Sunday, January 26, 2014

Learning to Fly: The Trials and Tribulations of a Rookie Fly Tyer Part 2

Unlike most new years resolutions it is almost a full month into 2014 and I'm still working towards my goal of learning the art of fly tying.. I'm taking it slow and steady attempting not to simply copy what I see but actually learn how to tie..In this installment of Learning to Fly I'll walk you through the last two flies I tied, and what I learned and where I fell down

Fly #2: Stretch Tubing Scud

The scud may not see much time on the end of my fly line, but this great larva imitation may see some time on the ice this season. It has a great fall for a small bait and pan fish will eat it up all winter long

The Good: This was a confidence builder for sure, the scud introduced me to two new techniques or skills.. applying rubber and the use of a head on the fly. Both were extremely easy to work with and held together well on the first attempt. I quickly banged off a few scud not even needing the instructions after the first attempt

The Bad: Not to much to complain about, if I was going to knit pick my work I would say I need work on my finishing. As you can see from the images of the scud it has a few frays and strays. I'm guessing this will come with time, but for now I'm happy with my scud abilities

The Ugly: No uglies to report on this fly, I had fun tying what seemed like a very simple fly, and I cant wait to start using them

Tips & Notes: When tying a new fly don't just tie it once and move on, like when attempting anything new the key is repetition.. tie multiple flys and you will be more likely to remember the techniques when you need them again.. after you tie the first fly "by the book" switch things up and try new colours or add ons you will start to see what material and colors work and which don't

Fly #3: Foam Beetle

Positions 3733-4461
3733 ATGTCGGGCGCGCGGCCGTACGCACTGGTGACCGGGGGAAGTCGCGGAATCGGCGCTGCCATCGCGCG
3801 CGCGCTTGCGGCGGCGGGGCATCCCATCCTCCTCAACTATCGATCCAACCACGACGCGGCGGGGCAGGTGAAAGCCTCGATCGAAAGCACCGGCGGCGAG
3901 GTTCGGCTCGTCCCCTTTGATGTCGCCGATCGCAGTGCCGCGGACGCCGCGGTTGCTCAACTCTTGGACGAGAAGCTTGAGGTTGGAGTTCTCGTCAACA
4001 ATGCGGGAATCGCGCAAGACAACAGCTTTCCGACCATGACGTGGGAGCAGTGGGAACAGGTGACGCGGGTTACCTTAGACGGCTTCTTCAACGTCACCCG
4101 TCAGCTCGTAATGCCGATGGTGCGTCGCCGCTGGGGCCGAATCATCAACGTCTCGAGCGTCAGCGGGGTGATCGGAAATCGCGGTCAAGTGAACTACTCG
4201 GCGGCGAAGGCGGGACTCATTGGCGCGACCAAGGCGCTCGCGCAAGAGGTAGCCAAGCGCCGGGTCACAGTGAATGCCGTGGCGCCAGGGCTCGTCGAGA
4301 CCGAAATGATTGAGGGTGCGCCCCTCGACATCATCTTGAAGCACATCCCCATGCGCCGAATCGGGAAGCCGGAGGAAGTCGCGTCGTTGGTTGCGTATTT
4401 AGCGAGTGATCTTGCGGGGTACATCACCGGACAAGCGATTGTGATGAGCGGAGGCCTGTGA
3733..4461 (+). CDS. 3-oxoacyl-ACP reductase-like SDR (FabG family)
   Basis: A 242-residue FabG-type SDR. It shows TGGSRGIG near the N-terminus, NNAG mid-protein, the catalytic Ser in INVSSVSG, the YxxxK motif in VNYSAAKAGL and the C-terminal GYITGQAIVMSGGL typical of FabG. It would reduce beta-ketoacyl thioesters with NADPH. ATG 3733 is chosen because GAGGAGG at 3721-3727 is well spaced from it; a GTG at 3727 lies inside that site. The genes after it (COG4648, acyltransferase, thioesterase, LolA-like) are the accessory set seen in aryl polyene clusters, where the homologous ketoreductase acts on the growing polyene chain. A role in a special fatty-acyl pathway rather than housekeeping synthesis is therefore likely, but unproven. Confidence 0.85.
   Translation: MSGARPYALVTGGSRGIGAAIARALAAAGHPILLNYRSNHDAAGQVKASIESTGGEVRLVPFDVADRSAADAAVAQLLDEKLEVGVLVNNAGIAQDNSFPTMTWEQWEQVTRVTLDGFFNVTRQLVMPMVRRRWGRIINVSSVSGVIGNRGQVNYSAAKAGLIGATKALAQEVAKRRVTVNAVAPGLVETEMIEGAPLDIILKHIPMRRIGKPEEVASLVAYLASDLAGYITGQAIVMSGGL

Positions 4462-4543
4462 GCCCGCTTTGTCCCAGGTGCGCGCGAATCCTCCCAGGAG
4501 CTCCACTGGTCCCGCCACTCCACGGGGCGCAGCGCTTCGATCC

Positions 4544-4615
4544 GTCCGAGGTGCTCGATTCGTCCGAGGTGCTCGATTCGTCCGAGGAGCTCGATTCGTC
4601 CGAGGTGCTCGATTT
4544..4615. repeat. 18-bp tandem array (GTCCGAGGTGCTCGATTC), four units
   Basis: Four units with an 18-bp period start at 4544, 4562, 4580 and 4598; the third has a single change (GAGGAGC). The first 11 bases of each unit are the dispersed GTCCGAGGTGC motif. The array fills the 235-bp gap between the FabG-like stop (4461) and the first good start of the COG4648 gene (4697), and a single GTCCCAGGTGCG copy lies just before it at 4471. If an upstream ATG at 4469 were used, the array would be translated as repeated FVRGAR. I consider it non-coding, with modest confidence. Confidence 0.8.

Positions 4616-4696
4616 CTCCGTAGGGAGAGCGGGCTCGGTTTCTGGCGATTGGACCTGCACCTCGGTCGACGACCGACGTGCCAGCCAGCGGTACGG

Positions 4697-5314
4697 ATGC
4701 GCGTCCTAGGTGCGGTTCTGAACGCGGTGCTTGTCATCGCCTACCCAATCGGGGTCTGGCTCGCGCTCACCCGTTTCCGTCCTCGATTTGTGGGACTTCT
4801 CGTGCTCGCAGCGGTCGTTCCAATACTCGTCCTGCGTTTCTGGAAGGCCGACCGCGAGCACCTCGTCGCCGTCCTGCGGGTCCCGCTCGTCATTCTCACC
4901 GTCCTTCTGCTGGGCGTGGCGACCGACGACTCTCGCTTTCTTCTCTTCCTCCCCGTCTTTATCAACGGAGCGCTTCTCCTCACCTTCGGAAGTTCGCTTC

This is a fly I was not overly interested in tying when I say it in the book, but the minute I saw the finished product i was sold.. a thing of beauty if I do say so myself.. this is going to drive the sunfish, gills and perch crazy this coming spring

The Good: tying a foam beetle introduced me to adding pieces or parts to the hook of my Flies. Foam was a great material to start out with as it is easy to handle and manipulate. The Foam beetle also requires you to twist and apply peacock hurl, this was a fun technique and looks great on the hook.. this fly shines in the right places

The Bad: It took me a few attempts to get this fly right,  my first attempt was much looser in both the body and the foam back. This unfortunately allows the foam to shift slightly from side to side and will not make for a very durable fly. On Attempt #2 I dramatically improve the overall tie and was very happy with the outcome.. material is snug and it feels much more durable

The Ugly: Again no real "uglies" to this fly, its pretty straight forward and the keys to success are ensuring you apply the right about of pressure to keep things snug

Tips & Notes: I'm starting to learn that the sizes and measurements in the Wapsi manual are only there as a guideline and not as rules. When tying the the Foam Beetle I found that the foam thickness listed was too big for my liking so on attempt #2 I cut back a bit for a thinner profile. When using foam I found it was easier to use an X-acto style knife on a cutting board then it was to cut a straight line with the scissors.

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